One of the unforeseen benefits of having to live through a pandemic has been the growing acceptance of telehealth services as an effective, trusted way to receive medical care.

Now that we know about the benefits of telehealth, there is no going back.

One of the big advantages, of course, is the financial aspect. It costs less to see a medical practitioner virtually as compared to in person, and it saves money for the overall health care system in this country, too.

But health care is the kind of commodity or service where the cheapest isn’t always the best. Telehealth wouldn’t have grown in acceptance as readily if cost were the only consideration.

Matthew Davidge, founder of virtual care provider Bluestream Health, recently wrote that for many people feeling under the weather, a virtual visit is quicker and more convenient.

“There is flexibility about when and where a patient can experience care by the physician. Because the patient doesn’t need to travel, there are no traffic jams, parking tickets or allotted drive-time back and forth to the appointment. There is also speed for patient care because physicians can be located anywhere and anytime to meet the needs of the patient,” he wrote.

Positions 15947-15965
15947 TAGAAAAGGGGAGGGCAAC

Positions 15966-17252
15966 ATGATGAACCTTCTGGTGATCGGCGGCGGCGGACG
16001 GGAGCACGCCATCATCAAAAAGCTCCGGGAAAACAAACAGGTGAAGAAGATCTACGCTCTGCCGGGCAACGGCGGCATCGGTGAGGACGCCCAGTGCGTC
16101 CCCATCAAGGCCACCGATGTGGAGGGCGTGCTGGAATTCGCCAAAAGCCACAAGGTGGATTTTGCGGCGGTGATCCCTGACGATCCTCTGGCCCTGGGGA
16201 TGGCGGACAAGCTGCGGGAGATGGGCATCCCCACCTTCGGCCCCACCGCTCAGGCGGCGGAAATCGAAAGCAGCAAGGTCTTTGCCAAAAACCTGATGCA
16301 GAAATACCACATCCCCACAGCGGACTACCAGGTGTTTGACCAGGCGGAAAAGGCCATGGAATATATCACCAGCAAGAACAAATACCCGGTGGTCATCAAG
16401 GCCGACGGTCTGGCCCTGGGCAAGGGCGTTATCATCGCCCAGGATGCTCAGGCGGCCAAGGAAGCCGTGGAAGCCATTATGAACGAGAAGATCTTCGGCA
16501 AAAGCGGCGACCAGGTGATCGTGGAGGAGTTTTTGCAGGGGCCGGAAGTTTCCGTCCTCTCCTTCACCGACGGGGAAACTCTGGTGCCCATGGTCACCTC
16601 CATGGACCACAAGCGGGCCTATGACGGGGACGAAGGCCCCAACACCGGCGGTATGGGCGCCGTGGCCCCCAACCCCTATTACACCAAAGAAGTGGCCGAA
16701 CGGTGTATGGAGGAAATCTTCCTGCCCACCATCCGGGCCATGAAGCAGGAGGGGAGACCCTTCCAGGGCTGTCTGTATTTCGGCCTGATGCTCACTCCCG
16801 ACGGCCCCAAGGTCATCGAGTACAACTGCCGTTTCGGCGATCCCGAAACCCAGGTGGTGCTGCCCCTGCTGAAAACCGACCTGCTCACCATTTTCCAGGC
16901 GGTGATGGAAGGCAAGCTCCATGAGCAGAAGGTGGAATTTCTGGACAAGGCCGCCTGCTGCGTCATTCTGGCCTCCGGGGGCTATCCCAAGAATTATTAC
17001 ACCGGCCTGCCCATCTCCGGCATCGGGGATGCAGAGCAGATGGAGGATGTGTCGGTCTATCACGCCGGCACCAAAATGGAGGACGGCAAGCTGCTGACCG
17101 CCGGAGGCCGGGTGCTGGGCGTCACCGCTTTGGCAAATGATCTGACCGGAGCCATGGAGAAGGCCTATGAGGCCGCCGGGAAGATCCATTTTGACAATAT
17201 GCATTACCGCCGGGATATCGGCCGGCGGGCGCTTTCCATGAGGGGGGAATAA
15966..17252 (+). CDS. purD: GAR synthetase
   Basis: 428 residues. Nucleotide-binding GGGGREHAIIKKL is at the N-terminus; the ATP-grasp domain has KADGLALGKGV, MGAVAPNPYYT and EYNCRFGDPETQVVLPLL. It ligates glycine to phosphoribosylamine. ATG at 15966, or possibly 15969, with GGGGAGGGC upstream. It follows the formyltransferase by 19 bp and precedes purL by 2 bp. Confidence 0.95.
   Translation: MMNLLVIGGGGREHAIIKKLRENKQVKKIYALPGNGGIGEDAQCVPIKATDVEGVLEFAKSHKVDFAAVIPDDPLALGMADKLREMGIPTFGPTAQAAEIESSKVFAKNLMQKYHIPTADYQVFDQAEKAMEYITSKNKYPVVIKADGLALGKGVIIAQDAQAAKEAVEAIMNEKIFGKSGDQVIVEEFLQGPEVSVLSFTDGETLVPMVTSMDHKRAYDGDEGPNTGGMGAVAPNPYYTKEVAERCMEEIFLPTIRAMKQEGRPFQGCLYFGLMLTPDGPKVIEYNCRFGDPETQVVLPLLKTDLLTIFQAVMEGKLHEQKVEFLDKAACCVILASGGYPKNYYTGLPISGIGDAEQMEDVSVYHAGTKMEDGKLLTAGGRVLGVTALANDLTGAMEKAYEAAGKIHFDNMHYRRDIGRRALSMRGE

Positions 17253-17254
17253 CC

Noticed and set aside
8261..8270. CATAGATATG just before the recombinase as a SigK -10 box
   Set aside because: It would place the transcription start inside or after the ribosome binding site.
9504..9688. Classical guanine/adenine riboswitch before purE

For physicians, there is also the benefit of convenience. But there is also the matter of professional efficiency — seeing as many patients as possible. More patients can be seen in the same number of minutes that a physician is working.

For overall health systems, there are savings of cost, capital investment and facility management.

The cost of rent, heat, electricity and other utilities is significantly cut back when utilizing telehealth.

We can’t envision the providing of health care to ever abandon face-to-face visits. Procedures and in-patient care, for example, require physical facilities.

But the future of health care is stronger and brighter with the realization that some health interactions can be delivered virtually to save money and time but still provide the same level of medical expertise.

Virtual visits via telehealth provide the best of health with immediacy, convenience and expertise — without the “worst” of health — the inconvenience of appointments, waiting, traffic, gas money, time off work and other factors.

It’s ironic that it took a medical crisis — the COVID-19 pandemic — to help the nation realize the benefits of telehealth. But since that is the new reality, it qualifies as the silver lining of the pandemic.

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